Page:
Bus millage passes, Route 50 to extend to Central Station

Courtesy Photo / narprail.org
The Rapids Central Station, located in the heart of Grand Rapids

Courtesy Photo / narprail.org The Rapid’s Central Station, located in the heart of Grand Rapids

Anya Zentmeyer

After Grand Rapids voters approved a property tax increase for the Rapid bus system

17,284 to 17,148 – a close 136 votes – the Rapid millage will spend the next five years raising $3.7 million per year to give the bus system a face lift.

Grand Valley State University commuter students with reap some of the benefits as well, with services that will extend Route 50’s Campus Connector past Pew Campus to the Rapid Transit Center, said Erin Babson, operational manager for Pew Campus Facilities.

“This allows anyone that lives within the six cities served by the Rapid to take any route in the city to the Transit Center and make an easy transfer directly to the GVSU lines,” Babson said. “It allows our students to make the transfer out to these six cities as well where they can connect to businesses, train stations, the airport, restaurants, jobs, museums, etc.”

Babson said to ensure the frequency of buses is not affect negatively, the millage allows the addition of two buses onto GVSU routes, and since there is usually an 18-month wait for the creation of new buses, the enhancement is not anticipated until fall of 2012.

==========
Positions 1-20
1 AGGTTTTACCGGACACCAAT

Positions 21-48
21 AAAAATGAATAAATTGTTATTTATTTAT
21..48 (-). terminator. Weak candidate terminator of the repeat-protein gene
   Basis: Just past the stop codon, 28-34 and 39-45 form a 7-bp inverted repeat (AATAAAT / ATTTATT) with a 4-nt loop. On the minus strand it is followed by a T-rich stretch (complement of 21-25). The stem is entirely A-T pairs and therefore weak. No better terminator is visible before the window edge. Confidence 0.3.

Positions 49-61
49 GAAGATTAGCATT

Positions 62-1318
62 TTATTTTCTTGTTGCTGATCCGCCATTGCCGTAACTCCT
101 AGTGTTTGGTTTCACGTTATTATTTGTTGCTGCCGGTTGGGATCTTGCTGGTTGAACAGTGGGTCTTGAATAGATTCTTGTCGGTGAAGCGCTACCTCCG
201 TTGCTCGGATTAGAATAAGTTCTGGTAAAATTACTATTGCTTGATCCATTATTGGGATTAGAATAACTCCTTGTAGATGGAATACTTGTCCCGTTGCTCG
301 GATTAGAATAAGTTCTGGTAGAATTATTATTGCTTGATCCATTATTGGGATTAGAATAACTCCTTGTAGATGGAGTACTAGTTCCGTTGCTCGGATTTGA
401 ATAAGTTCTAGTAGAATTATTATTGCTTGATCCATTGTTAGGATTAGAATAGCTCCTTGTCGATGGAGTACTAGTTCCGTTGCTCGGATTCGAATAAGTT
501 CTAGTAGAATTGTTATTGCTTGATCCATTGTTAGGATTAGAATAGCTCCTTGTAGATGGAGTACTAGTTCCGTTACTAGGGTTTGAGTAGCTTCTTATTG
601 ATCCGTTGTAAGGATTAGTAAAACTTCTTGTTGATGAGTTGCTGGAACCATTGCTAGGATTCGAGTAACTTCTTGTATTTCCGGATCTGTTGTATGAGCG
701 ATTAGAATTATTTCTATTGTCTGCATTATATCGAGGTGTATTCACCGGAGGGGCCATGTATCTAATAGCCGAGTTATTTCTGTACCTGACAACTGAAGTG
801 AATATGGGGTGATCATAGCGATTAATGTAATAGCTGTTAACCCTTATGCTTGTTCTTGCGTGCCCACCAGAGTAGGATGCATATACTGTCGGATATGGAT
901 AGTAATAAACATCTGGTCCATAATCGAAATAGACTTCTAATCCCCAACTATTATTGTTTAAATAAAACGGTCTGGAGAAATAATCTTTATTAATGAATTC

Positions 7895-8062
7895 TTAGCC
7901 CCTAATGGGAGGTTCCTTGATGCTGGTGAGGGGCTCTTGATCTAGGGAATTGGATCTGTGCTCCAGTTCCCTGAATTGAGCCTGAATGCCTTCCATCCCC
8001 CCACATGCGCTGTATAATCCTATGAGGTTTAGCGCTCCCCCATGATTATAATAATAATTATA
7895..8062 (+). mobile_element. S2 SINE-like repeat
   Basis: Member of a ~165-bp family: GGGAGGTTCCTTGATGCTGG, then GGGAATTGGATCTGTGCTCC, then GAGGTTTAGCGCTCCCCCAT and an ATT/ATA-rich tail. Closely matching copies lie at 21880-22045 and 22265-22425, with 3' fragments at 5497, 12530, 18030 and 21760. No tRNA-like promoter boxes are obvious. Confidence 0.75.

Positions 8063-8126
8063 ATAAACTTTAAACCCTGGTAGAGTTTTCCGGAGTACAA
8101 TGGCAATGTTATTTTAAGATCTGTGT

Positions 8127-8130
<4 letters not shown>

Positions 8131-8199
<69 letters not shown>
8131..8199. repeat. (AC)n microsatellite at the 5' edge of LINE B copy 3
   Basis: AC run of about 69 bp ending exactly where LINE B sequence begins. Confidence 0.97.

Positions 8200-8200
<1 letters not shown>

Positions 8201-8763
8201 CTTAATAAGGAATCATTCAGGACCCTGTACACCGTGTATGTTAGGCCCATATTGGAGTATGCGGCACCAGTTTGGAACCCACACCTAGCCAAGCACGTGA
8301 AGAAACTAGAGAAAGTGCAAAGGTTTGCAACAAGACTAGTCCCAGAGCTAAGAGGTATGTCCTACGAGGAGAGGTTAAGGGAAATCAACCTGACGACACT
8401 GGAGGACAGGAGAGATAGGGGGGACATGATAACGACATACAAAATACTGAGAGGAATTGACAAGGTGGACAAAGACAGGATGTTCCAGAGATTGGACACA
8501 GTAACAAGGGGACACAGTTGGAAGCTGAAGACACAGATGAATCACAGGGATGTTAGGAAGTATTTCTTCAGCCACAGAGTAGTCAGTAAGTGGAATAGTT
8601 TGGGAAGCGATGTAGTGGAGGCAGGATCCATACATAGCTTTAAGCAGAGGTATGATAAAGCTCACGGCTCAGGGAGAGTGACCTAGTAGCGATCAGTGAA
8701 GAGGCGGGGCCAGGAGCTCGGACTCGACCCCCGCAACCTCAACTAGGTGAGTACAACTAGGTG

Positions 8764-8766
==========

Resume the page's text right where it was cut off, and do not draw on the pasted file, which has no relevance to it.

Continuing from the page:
“It really improves access to the other routes in the system—which means improved access to jobs, housing, and entertainment throughout the metro area,” said Jennifer Kalczuk, spokesperson for The Rapid.

Kalczuk said that some of the fixed-route service improvements will start in January 2010 with the remainder implemented in August 2012. She added that the BRT line on Division is still dependent on the federal process for implementation. She said the other routes that serve GVSU are operated under The Rapid’s contract with GVSU and will not be affected by the millage.

Commuter student Kurt VonEhr said he relies on The Rapid for school, jobs and his social life.

“With the price of gas so high, using public transport is saving a lot of money for myself and others,” VonEhr said.

A former resident of Easttown in Grand Rapids, VonEhr said commuting in winter months were difficult since The Rapid’s Route 6 only takes passengers two-thirds of the way to the Pew Campus. Now, he said, his expects his travels to be much easier.

“It’s too bad that we will have to wait a year and a half for the changes to take place,” VonEhr said.

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